I work on the Windows MDM client…Ok, is that Intune?
This was the top question/comment that I received when talking to folks at Ignite. What exactly does "Windows Mobile Device Management (MDM) client" mean? This was also one of the points of feedback I received during my presentation there, that I add a slide or two to really position what this means to clear out confusions about if this was related to Intune, if so how etc.
So here it goes. A couple weeks after the amazing conversations at Ignite, here goes my first in a series of posts addressing some of the comments and feedback I heard.
Feel free to drop me a comment here or on Twitter (@jananivasudevan) if you have a specific topic you'd like to hear more about.
So what exactly is the Windows MDM client and how is it related or not related to Microsoft Intune?
The Wikipedia link for Mobile Device Management defines it as this - "Typically solutions include a server component, which sends out the management commands to the mobile devices, and a client component, which runs on the device and receives and implements the management commands. In some cases, a single vendor may provide both the client and the server, in others client and server will come from different sources".
The Mobile Device Management client for Windows (we'll refer to this as "MDM client for Windows" in this post for the future), is this client component that runs on all Windows devices. It receives commands from any MDM server (be it Microsoft Intune, Airwatch, MobileIron etc.) and implements these commands. The advantage is that each of the MDM servers don't have to implement their own client component now to manage Windows devices. Instead, they only need to adhere to the syntax that the MDM client for Windows publishes and can start managing Windows devices straight out of the box.
So there you go, the MDM client for Windows is that operating system component that is intended to make Windows easily manageable through any MDM server out there, be it Microsoft Intune or any of the 3rd party MDM servers.
Every Windows 10 device (and also Windows 8.1 device) has this mobile device management client that ships along with the operating system. And the syntax that MDM servers need to use to manage Windows devices using this agent is what we call the Windows Mobile Device Management protocols. There are two such protocols – one governing how a Windows device registers with the server so it can start managing the device called MS-MDE, and the second called MS-MDM governing how an MDM server can send down commands to manage the different settings (and which settings) on the Windows device.
For those of you familiar with group policy, the Windows MDM client is like the group policy service which receives the different group policy settings and redirects it to the right handler to have the policy applied.
- The group policy client receives GPOs as commands to implement management of devices while the MDM client for Windows receives SyncML messages as commands to implement management.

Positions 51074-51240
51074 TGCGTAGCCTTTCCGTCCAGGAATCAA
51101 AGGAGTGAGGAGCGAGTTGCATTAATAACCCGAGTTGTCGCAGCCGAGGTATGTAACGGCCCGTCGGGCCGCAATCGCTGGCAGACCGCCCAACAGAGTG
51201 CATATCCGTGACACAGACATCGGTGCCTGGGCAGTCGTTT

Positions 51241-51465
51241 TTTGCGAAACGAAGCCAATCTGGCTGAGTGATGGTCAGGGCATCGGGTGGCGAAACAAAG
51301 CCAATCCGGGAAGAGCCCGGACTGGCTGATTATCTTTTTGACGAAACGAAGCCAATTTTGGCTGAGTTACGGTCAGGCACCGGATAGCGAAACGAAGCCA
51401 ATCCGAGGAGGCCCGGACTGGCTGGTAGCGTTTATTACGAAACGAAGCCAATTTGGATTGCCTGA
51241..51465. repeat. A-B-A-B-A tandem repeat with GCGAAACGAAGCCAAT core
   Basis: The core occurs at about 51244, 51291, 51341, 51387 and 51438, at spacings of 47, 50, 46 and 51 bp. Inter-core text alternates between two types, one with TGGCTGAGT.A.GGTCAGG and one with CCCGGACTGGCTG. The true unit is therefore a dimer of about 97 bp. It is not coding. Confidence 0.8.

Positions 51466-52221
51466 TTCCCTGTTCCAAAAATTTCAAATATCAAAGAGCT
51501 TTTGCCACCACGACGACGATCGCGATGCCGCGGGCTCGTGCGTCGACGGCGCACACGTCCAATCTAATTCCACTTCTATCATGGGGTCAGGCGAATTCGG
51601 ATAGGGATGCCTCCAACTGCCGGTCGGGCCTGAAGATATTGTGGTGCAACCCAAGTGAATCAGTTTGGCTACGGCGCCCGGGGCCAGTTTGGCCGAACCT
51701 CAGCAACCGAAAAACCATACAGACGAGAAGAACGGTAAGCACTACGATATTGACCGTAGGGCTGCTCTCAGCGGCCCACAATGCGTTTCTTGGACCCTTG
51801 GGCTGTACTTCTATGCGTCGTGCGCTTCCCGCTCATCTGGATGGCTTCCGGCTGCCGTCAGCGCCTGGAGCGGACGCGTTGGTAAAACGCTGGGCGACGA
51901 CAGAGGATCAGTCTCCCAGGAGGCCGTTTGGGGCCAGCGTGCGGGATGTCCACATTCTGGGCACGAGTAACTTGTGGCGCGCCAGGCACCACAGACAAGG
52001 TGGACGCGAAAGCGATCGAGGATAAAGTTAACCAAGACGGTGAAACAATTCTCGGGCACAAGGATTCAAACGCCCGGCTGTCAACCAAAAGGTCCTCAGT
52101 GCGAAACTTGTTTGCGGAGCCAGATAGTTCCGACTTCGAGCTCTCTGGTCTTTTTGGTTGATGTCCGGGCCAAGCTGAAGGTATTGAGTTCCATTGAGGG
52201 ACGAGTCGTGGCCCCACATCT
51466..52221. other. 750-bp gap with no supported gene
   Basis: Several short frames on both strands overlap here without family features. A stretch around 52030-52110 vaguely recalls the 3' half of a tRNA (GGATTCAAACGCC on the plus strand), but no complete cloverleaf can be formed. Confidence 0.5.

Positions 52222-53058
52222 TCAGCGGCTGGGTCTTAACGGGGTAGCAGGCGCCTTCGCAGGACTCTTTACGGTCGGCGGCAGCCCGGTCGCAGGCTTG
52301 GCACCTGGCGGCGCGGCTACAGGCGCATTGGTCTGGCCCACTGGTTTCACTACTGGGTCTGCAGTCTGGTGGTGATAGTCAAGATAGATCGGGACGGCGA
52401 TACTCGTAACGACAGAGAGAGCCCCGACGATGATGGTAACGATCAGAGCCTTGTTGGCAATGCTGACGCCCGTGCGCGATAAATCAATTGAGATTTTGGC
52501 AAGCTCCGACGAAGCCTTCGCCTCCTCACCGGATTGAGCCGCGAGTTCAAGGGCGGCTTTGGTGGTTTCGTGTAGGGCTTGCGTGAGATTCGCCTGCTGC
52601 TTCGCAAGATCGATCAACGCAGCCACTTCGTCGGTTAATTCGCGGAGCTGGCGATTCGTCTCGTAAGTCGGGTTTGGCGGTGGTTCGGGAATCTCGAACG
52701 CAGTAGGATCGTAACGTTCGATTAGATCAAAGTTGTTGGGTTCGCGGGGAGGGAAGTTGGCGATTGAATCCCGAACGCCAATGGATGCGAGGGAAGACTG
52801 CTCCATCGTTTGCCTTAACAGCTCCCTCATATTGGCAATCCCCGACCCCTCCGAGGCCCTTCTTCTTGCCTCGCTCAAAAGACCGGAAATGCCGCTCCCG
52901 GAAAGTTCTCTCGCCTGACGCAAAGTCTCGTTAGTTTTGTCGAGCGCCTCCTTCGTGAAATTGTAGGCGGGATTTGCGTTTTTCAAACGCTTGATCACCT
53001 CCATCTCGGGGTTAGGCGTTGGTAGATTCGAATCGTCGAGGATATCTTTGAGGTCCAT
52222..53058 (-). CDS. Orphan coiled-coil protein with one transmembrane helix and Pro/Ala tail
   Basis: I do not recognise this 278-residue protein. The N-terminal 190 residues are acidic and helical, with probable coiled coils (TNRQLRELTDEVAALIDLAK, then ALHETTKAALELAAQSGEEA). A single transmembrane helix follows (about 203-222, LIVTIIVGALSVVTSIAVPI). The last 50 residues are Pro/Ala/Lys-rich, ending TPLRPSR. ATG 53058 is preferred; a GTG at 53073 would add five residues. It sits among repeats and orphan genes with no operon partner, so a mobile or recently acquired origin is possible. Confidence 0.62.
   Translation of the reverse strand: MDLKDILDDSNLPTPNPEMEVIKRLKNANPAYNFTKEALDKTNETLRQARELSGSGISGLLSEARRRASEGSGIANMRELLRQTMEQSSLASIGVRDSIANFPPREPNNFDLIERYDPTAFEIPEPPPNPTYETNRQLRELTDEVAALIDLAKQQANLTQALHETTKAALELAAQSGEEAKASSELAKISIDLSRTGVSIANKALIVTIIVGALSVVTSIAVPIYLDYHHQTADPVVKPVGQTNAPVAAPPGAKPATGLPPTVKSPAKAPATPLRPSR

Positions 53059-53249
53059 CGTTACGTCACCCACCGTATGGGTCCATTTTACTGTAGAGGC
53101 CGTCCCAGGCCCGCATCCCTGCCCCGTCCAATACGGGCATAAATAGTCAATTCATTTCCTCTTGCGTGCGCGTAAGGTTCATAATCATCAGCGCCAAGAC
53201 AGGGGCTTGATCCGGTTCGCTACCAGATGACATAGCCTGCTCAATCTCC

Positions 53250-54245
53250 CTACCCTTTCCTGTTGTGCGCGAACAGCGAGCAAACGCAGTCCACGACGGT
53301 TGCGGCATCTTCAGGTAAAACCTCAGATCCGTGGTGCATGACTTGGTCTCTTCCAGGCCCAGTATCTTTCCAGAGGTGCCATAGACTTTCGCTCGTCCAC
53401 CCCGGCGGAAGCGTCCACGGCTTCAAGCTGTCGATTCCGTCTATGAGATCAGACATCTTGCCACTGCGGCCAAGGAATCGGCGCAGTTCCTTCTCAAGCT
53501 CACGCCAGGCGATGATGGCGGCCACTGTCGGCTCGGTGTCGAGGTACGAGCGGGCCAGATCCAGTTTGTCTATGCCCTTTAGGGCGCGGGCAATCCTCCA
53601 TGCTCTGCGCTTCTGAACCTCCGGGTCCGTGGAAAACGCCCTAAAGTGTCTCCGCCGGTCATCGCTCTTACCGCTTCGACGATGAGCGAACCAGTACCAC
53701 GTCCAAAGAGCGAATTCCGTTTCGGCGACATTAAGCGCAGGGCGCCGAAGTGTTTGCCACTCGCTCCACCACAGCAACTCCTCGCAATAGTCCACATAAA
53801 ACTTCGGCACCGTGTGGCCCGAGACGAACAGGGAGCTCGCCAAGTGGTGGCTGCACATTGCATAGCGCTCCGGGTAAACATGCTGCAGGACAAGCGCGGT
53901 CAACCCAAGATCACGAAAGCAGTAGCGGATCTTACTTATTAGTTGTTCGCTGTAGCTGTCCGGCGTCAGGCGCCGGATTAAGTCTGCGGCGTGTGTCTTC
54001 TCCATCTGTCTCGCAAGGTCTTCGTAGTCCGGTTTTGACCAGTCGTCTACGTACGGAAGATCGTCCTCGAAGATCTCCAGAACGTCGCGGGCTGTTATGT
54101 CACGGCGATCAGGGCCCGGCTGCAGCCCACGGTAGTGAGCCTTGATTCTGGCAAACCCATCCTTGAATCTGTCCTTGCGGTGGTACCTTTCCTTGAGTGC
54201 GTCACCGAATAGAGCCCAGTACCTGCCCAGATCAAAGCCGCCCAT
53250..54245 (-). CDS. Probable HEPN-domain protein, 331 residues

- The device once domain joined is subject to receive commands through group policy; a device has to "enroll" with the MDM server to receive commands through MDM channel. (This enrollment can either be done by the user separately or as part of Azure AD join in Windows 10)
- When Group Policy is applied to a user or computer, the group policy client side extensions interprets the policy and makes the appropriate changes to the environment. When an MDM server sends down a SyncML message for configuration, the Windows MDM client hands this off to similar extensions/providers on the device called "Configuration service providers" to interpret the SyncML commands and make configuration changes.
There is a "Configuration service provider" (sometimes shorthanded as CSP) for each different component or feature that needs to be configured. There is one for all "policies" and "simple setttings" called the "Policy configuration service provider", there is one to configure VPN profiles and so on.
The list of the different providers (and hence the settings you can manage) for the Windows MDM client are here - https://aka.ms/ayw20h
So now coming back to my session at Ignite (and //Build), when I talked about the enhancements to the MDM client in Windows 10, it was about these different settings and features that can be managed by any MDM server on a Windows 10 device straight out of the box (ie. not requiring a client side agent from the MDM server product).
You may ask "Why is this important to me if I am using group policy today to manage Windows PCs". If you are using group policy today for PCs, you can definitely continue to use it. However, for Windows phones and tablets that employees use nowadays at work which they cannot or do not want to domain join, Mobile device management is becoming popular as the tool to manage these.
Hopefully, this post helped you understand a little more about the Windows MDM client. Please do leave your comments and any unanswered questions that pop to your mind, and I'll answer them here.
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Links to my "Windows 10 MDM client enhancements" sessions at Ignite and //Build: